Steve Guerdat and Albfeuhren’s Paille (c) McCool Photography Three days of intense competition and four demanding rounds, two of them today, in a tight indoor arena with enthusiastic crowds – these are the elements that make for superb sport. After forty-nine rounds over Anthony D’Ambrosio’s courses in the FEI World CupTM Jumping Final III, only […]
Steve Guerdat and Albfeuhren’s Paille (c) McCool Photography
Three days of intense competition and four demanding rounds, two of them today, in a tight indoor arena with enthusiastic crowds – these are the elements that make for superb sport. After forty-nine rounds over Anthony D’Ambrosio’s courses in the FEI World CupTM Jumping Final III, only six were without fault. Riding a mare that he’s competed on for less than a year, Swiss rider Steve Guerdat earned the LONGINES FEI World CupTM Jumping Final title of Champion.
Guerdat, the leader going into the last round, knew all too well what demands he faced as he trotted into the arena. No stranger to this level of competition, the decorated show jumper had come close to winning this coveted title each of the last three years. As one of the six that went clean in the first round today, and maintaining a zero score, he had a commanding lead with room for error.
“In the last nine or ten years, I was on the podium three times, twice in the jump-off. Every year I was in the top ten,” said Guerdat. “Yes, on one side, you always want more, but you also have to be realistic about how good the other riders and the other horses are, so I actually feel really good about all these results. Today I just tried to take it like always. Of course I was nervous, but I’m lucky to have great people around me, to keep me calm and confident.”
The final day began with a tie between Rich Fellers aboard the fabulous Irish Sport Horse Flexible and Steve Guerdat on the fierce Selle Francais mare Albfuehren’s Paille. After Guerdat’s clean round, Fellers and Flexible had two late rails for an unusual eight fault round. Guerdat took over the lead.
Guerdat gave credit to his horse. “I like that she is a real fighter. I know that today in the Championship, a lot of horses were struggling, so you really needed a fighter if you wanted to do the job. She knows her job, and every time she sees a fence, she wants to clear it, no matter how. So that’s her biggest quality, and I think she really deserves my hat off to her today.”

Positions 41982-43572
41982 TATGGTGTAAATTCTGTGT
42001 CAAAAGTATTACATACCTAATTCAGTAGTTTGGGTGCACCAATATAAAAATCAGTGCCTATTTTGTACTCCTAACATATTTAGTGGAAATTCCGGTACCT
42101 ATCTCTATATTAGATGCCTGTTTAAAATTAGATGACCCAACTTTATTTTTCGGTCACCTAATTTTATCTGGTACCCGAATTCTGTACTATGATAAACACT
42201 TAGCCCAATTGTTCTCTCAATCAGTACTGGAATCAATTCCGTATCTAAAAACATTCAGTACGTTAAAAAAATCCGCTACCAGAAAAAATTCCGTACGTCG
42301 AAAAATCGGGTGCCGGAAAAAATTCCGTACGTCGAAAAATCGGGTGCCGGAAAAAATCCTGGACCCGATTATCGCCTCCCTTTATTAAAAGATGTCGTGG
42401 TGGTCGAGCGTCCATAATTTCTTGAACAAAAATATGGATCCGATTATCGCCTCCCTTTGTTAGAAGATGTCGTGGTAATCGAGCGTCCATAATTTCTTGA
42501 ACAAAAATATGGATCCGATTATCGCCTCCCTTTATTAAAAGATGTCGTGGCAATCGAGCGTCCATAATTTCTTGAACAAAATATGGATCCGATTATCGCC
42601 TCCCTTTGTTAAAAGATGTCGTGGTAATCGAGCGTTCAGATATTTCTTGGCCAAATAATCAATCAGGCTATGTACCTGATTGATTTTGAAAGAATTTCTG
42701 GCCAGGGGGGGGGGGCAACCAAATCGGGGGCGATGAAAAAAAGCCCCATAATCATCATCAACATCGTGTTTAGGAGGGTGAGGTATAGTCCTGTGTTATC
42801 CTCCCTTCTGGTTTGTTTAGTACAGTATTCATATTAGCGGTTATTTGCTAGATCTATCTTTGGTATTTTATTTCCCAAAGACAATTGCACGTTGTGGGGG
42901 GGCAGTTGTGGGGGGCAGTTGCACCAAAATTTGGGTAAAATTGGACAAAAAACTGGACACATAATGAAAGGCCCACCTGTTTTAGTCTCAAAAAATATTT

Nipping at the leader’s heels was the other Irish superstar, nineteen-year-old Bertram Allen and the Anglo-European-bred wonder mare Molly Malone V. After Thursday, he led the pack. With a rail in each of the ensuing rounds, the youngster finished with an impressive nine penalty points, and a well-earned third place.
Bertram Allen and Molly Malone V (c) McCool Photography
Executing exquisite equitation while show jumping at 1.60 meters with spreads up to 1.70 meters, Penelope Leprevost of France rode the gorgeous ten-year-old Belgian stallion Vagabond de la Pomme with aplomb. The pair also finished with just nine penalty points, and a slightly faster time in the final round, for second place.
Penelope Leprevost and Vagabond de la Pomme (c) McCool Photography
American Beezie Madden masterfully rode the KWPN gelding Simon to a clean first round and had one late rail in round two to finish with ten penalty points and fourth place.
In comes Steve with a lead equal to two rails, plus one time fault. With an unexpected rail at fence 5a, Guerdat came around to the final large oxer. Feeling the pressure of the tight time allowed, he came off the short corner away from the in-gate and left the ground a bit too long, crashing through the final fence. But his lead coming in was wide enough that the Swiss rider could still claim the victory.
Steve Guerdat (c) McCool Photography
“So coming to the last jump, I heard Martin Fuchs on the side, saying, ‘Go, go, go!’ because I was a little short on the time. I knew I could have the last fence down as long as I didn’t have time faults. So I just went as fast as possible to the finish line, but unfortunately, there was a big fence in the way,” the FEI World CupTM Final Champion humbly said with a smile.
As the FEI flag passes on to Sweden for the 2016 LONGINES FEI World CupTM Jumping Final, the city of Las Vegas bids goodbye for now. The entertainment capital provides the ideal backdrop, as proven by the 73,895 spectators who came to see world-class athletes compete in both the Reem Acra FEI World CupTM Dressage Final as well as the LONGINES FEI World CupTM Jumping Final this week.
For complete results, check www.worldcuplasvegas.com.
To watch clips, interviews and recaps on FEI TV, please visit: www.feitv.org.
Written by worldcuplasvegas.com